Issue #2 above is most often what conflicts with #1. If it was only about efficiency and output we would all use pro 12-15" drivers and huge horns. That can be a viable solution as well, but it becomes important to pay attention to beaming of each part and how they interact off axis due to the spacing between parts. In simplified terms, for a given crossover frequency & type, the greater the spacing between elements, the more significant the off axis gyrations in response. As the crossover frequency is shifted lower for a given spacing the off axis gyrations are reduced. Off axis peaks go away once the array or column of drivers is less than about 1/2 wavelength. Of course crossovers are not brick walls, and there are many shapes possible with many different interactions, so rules of thumb really are just guidelines to steer detailed models and real measurements to confirm them. With lower crossover points it is possible to transition from one device to the next with the behavior staying much closer to a single point source vs. a mass of separate elements. In the case of the Catalysts, moving the crossover to the woofers up about 2x to 500Hz would create off axis notches in the axis of the woofers(vertically) and likely some peaks nearly straight up and down which would then bounce around the room and further color the sound. Most speakers do have such off axis holes and peaks in response, with the worst offenders typically being described as tricky to set up or very sensitive to placement. Remember that in real listening rooms we are listening to the sound bounced around the room and back to us as we are the direct sound from the speakers.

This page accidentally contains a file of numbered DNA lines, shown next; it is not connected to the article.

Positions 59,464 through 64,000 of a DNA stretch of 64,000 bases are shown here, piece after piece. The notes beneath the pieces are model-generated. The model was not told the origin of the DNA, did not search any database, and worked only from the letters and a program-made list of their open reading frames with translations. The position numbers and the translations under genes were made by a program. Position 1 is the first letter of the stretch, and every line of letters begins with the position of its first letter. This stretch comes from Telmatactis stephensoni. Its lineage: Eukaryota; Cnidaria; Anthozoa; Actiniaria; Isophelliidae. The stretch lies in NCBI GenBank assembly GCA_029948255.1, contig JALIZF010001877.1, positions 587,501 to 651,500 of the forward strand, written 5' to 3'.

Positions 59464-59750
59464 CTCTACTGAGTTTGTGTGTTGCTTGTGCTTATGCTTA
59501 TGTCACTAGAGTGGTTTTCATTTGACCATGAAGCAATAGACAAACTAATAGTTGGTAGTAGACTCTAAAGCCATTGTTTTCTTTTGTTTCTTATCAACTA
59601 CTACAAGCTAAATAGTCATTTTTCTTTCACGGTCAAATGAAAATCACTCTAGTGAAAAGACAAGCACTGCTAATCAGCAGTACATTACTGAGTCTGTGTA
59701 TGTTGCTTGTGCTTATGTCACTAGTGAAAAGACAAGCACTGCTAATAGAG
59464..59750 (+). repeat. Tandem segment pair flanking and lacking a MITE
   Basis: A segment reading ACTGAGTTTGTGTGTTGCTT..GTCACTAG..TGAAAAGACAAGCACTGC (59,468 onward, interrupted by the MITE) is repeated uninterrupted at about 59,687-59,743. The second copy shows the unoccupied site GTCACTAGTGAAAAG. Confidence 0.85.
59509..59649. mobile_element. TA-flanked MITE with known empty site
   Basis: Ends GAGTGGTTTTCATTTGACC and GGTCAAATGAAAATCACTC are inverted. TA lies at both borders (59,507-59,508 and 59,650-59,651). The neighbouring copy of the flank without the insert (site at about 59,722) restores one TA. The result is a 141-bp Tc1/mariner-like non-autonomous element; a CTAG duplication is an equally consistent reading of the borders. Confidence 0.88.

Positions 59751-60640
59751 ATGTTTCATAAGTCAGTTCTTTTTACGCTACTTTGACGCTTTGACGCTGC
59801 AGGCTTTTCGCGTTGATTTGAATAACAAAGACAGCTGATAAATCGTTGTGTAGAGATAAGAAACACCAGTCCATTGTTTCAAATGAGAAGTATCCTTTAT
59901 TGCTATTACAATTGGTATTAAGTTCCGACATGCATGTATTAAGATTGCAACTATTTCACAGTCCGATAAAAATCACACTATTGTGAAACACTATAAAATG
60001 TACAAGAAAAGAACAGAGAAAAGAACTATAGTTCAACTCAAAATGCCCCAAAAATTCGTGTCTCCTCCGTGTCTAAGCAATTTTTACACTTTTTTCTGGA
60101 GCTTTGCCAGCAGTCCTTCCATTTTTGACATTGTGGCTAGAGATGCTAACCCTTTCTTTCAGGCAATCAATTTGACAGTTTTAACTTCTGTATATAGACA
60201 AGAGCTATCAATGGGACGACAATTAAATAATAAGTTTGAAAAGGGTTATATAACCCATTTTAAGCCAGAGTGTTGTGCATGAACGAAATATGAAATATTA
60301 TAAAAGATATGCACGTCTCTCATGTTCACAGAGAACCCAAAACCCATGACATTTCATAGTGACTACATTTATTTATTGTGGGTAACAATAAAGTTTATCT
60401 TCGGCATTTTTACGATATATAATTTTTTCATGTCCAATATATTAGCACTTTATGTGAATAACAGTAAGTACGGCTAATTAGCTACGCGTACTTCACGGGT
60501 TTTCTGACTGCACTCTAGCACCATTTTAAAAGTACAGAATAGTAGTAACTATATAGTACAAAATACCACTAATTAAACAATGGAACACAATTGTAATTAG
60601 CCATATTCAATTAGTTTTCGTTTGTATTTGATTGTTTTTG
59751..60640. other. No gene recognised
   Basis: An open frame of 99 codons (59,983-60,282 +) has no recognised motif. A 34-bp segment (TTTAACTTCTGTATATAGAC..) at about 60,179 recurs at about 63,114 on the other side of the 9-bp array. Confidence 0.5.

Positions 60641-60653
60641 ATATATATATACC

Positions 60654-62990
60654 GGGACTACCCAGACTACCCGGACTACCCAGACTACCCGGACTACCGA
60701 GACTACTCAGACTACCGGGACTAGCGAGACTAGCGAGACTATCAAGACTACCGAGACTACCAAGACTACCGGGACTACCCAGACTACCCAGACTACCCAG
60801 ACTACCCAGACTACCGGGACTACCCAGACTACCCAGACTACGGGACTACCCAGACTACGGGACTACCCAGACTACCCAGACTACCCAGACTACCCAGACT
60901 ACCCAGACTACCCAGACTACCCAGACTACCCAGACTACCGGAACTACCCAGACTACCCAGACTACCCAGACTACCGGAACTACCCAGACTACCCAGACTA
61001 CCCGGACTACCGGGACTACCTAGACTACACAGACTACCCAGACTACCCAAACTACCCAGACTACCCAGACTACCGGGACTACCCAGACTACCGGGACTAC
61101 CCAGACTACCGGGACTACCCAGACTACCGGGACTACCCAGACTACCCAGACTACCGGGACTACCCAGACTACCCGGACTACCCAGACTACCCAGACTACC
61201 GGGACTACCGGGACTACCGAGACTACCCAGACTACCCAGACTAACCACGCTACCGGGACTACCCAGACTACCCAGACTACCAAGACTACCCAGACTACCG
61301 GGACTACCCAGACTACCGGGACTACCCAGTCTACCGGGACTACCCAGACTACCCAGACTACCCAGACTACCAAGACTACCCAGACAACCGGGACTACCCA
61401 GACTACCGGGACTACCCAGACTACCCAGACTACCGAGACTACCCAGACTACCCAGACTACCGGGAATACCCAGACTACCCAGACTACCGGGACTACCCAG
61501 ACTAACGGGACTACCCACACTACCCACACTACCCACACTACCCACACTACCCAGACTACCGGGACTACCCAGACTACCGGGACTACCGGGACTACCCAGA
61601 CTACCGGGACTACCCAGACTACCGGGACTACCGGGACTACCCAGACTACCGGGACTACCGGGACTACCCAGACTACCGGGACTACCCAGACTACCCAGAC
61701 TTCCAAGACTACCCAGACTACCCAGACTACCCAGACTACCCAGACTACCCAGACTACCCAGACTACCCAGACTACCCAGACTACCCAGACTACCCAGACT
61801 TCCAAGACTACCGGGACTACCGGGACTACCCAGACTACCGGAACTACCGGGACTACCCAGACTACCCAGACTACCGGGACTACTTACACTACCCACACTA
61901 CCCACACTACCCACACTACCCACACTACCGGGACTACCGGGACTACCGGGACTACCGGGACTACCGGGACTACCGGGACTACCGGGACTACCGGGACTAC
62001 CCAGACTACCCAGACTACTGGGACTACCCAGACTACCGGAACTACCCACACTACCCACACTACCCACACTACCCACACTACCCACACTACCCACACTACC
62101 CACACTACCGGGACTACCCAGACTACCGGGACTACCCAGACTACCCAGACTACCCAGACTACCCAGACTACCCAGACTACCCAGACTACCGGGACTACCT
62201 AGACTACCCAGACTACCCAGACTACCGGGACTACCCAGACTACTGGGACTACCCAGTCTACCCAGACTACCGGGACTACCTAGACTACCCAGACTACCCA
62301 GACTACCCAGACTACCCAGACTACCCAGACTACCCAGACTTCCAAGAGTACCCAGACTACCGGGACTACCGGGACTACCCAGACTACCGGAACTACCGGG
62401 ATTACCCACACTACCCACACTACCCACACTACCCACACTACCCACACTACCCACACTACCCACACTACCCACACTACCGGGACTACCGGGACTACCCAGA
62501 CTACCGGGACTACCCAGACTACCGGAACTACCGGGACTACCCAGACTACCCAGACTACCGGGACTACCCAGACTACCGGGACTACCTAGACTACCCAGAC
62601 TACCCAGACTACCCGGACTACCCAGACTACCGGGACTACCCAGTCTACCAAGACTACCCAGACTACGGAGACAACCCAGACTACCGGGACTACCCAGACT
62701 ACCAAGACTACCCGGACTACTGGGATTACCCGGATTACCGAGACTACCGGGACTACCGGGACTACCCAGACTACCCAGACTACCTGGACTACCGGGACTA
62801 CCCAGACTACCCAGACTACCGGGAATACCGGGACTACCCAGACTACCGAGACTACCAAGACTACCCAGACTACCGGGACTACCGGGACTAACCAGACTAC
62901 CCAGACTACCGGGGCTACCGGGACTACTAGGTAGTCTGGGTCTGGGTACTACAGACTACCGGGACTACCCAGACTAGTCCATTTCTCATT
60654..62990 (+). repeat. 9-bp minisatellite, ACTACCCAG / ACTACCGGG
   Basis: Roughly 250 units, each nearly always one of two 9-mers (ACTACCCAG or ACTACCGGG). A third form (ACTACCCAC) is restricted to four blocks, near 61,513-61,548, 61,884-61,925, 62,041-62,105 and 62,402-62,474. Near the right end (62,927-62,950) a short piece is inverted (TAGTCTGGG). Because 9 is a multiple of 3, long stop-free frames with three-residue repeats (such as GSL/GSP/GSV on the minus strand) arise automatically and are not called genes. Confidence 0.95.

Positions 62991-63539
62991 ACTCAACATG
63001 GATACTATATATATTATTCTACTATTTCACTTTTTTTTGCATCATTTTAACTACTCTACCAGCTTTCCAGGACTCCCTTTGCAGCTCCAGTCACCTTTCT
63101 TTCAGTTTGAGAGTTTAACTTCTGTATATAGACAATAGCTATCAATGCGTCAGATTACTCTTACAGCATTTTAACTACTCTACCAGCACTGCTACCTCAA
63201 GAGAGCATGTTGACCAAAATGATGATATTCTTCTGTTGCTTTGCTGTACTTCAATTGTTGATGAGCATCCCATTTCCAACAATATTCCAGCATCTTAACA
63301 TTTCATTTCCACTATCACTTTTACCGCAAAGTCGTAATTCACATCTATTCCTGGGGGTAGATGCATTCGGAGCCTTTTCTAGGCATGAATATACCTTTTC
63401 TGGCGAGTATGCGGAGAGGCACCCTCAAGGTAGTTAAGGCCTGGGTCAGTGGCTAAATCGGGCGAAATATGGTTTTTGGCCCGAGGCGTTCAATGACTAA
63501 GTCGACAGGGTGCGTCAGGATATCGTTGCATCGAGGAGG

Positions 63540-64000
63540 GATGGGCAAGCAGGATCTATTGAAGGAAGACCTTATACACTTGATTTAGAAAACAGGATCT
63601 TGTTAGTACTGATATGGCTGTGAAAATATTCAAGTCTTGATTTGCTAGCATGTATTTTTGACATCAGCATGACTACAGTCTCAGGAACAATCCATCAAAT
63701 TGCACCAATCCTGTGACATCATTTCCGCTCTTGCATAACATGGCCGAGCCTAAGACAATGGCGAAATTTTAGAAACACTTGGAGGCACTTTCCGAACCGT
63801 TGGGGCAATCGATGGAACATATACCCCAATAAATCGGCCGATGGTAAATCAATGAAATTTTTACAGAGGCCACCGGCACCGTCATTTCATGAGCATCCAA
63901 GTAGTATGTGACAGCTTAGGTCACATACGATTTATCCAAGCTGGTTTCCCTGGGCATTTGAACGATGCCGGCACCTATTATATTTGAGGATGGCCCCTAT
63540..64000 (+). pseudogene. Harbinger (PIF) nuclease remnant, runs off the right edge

There are some cases where designs will use this narrowing for certain goals such as with line sources, but the behavior is only textbook or ideal for a limited range, where the hurdles in using them come from the behavior at the transition points from different modes of operation and to higher or lower frequency devices in the system. Smooth transitions off axis combined with plenty of dynamic capability and clarity on axis was my goal for the Catalyst 12C. That is not to say less well behaved solutions can't or won't sound good, but they will have a more complex and less predictable interaction with real listening rooms.
Once #1 & 2 are considered, then there is the question of dividing up the frequency range to balance both needs. While in most cases we do settle around an 80Hz crossover, the Catalyst 12C with it's 12" woofers was designed with 50-100Hz crossovers in mind, and I've set up systems crossing them anywhere from 40-100Hz based on measurements in-room and the requirements of the space. A 24' x 34' x 12' room requires much more midbass headroom than a small living room. More important is the reality that the 50Hz to 300 or 500Hz range can be very heavy in content and dynamic peaks. This is a range where much of the perceived power and "big sound" comes from. If this range is compressed you loose all the impact and attack of a kick drum or bass guitar with a thinner sound resulting. While a range of 80-250Hz might seem like a waste for big woofers, watching the woofers dance during demo music and movie tracks tells a different story. Even with 60-80Hz crossovers and some spirited listening levels I've seen dual 12" woofers jump 10mm each way on transients. A single 8" woofer that also needs to cover the midrange will never match that type of air movement, and certainly never do so without compromising and modulating the all important vocal range. Of course this also circles back to the differences of typical playback in a dedicated basement theater vs. a living room setup. With treatment, sound isolation and often larger spaces it is common to easily listen 6-15dB louder than what would seem appropriate in a living room/great room.
In the end it's always a balancing act with driver sizes, headroom, off axis response and of course fidelity of the parts being used. I hope that clarifies the choices behind the Catalyst a little.